Monday, January 31, 2011

Meatless Monday: I'm a Mushroom Farmer! (Part 1)

Here's how I got started…

He knew I would love this story. So my night owl husband got me out of bed to see the two “mushroom guys” who were being interviewed by Carson Daly on “Last Call” on June 24th of last year.

Nikhil Arora and Alejandro Velez started BTTR (pronounced “better,” an acronym for Back to the Roots) Ventures in 2009, after graduating from UC Berkeley. Their dream? To establish a closed loop, zero waste urban mushroom farm, using recycled coffee grounds as the growing medium.

The idea came to them as students in a business ethics class. After some experimenting in a fraternity house kitchen, they successfully grew a crop of oyster mushrooms in a bucket of coffee grounds, and then sold their idea to the Whole Foods in Berkeley. They won $5000 in UC Berkeley's 2009 Bears Breaking Boundaries competition and launched the company after graduation. Soon they were selling oyster mushrooms to all 30 Whole Foods stores in Northern California.

BTTR Ventures currently removes 8,000 lbs. of coffee grounds from the waste stream each week. Since its start the company has diverted and transformed over 260,000 pounds of Peet's Coffee grounds. 

This dynamic duo has gone on to win a long string of awards including being named to the 2010 Business Week list of Top 25 Social Entrepreneurs. BTTR Ventures now employs seven people and sells mushrooms to 90 Whole Foods stores, with the goal of selling to all 300 by year's end.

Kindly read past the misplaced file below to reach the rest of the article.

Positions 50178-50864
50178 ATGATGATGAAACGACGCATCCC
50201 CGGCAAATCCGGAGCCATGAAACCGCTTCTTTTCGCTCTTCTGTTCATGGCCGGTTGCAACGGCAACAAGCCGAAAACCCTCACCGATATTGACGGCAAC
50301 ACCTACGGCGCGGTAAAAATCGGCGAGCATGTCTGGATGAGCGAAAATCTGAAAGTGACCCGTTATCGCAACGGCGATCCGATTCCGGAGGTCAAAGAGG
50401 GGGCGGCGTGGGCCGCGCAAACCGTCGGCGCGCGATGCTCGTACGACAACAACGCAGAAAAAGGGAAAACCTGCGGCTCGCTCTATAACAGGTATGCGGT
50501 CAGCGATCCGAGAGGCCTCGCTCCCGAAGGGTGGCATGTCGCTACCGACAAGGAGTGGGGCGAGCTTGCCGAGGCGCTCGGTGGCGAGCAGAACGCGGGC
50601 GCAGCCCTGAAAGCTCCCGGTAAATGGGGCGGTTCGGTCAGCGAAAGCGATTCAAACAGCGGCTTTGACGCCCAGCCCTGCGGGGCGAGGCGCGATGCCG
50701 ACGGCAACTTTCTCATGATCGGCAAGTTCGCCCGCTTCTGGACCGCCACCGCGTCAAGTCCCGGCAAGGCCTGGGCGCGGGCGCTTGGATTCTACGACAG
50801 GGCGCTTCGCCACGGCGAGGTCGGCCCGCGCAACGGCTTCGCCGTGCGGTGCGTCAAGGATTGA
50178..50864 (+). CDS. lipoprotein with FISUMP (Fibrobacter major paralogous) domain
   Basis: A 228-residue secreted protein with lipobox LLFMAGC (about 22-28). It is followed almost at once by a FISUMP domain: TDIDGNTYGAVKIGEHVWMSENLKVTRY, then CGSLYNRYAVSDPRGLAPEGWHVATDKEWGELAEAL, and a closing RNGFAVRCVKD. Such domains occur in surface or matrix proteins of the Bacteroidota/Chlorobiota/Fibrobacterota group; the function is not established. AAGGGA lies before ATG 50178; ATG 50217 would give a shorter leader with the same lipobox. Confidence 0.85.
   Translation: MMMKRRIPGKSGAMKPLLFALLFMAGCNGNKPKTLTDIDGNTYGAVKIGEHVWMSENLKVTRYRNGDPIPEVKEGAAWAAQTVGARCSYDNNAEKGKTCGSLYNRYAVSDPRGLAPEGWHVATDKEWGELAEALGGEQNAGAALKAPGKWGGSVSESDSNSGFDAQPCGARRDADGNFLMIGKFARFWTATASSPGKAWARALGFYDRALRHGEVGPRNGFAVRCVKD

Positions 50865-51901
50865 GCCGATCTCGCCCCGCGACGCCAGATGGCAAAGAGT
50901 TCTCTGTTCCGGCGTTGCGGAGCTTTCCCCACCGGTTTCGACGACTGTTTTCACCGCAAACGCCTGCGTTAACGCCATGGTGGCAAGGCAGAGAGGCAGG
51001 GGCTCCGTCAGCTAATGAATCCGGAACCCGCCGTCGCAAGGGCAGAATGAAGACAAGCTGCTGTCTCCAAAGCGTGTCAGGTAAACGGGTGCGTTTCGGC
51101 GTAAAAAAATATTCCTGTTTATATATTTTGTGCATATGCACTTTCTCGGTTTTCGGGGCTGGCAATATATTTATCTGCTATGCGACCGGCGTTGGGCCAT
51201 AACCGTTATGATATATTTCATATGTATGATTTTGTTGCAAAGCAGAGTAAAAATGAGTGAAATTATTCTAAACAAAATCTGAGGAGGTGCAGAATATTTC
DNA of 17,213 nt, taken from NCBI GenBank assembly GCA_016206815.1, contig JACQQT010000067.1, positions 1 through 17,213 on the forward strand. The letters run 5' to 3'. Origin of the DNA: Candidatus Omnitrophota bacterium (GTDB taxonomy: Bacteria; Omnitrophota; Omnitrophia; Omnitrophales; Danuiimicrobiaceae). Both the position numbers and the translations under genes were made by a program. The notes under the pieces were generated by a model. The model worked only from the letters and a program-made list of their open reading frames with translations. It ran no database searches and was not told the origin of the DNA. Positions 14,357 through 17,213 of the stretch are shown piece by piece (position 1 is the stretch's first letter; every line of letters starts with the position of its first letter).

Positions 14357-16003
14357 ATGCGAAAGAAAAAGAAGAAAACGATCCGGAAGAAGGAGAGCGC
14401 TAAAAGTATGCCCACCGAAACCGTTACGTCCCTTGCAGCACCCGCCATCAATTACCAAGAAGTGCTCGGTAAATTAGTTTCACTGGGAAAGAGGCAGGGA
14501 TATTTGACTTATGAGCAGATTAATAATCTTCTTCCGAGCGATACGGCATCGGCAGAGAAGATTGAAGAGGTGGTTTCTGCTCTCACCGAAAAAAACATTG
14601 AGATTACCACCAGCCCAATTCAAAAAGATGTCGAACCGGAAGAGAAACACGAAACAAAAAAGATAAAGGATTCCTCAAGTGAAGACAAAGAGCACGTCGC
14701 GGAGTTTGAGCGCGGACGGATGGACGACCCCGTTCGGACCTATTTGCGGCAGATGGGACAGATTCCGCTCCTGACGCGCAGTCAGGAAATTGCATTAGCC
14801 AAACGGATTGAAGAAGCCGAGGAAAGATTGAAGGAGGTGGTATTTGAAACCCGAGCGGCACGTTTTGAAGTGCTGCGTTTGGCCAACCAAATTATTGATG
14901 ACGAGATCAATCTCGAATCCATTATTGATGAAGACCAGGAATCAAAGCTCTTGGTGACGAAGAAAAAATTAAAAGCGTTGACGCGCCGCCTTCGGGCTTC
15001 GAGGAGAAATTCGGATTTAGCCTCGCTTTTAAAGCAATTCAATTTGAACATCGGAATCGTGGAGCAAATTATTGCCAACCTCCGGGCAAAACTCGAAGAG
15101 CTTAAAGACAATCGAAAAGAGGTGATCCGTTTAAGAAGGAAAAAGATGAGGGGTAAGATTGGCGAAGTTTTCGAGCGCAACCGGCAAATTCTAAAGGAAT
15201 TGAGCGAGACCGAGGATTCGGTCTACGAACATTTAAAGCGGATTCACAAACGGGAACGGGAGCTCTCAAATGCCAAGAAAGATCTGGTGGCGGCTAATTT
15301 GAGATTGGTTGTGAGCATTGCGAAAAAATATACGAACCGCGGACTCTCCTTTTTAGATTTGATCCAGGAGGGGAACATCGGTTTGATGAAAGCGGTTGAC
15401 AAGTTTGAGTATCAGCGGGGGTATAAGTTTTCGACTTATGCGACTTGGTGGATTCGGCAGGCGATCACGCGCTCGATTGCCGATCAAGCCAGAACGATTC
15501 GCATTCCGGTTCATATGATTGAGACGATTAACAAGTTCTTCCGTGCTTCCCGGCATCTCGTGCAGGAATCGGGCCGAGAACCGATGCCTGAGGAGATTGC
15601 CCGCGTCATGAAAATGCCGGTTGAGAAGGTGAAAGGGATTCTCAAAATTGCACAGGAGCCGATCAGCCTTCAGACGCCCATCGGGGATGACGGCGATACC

These entrepreneurs are also committed to making their community a better place to live. They donate a portion of their profits to charity, are involved in mentoring programs, and hire workers through JOBS NOW! BTTR Ventures also sustains ten school and community gardens through its donations of premium soil enriched by the mushroom mycelia (roots) remaining after their mushroom crops have been harvested.

Alex and Nikhil introduced a line of mushroom kits (sold in some Whole Foods stores and online) in March 2010 with the goal of bringing sustainable grow-at-home products into households across the country. BTTR Ventures estimates that already families have grown some 45,000 pounds of fresh mushrooms with these kits.

I bought several kits as holiday gifts and recently started one of my own. Here is a photo of “my farm” taken earlier today. Look for more on fungi and a farm update next Monday.

I try to blog on food or food issues each Monday in support of Meatless Monday, one of several programs developed in the Healthy Monday project, founded in 2003 in association with Columbia University’s Mailman School of Public Health, Johns Hopkins Bloomberg School of Public Health and Syracuse University’s Newhouse School of Communications. Meatless Monday’s goal is “to help reduce meat consumption 15% in order to improve personal health and the health of our planet.”

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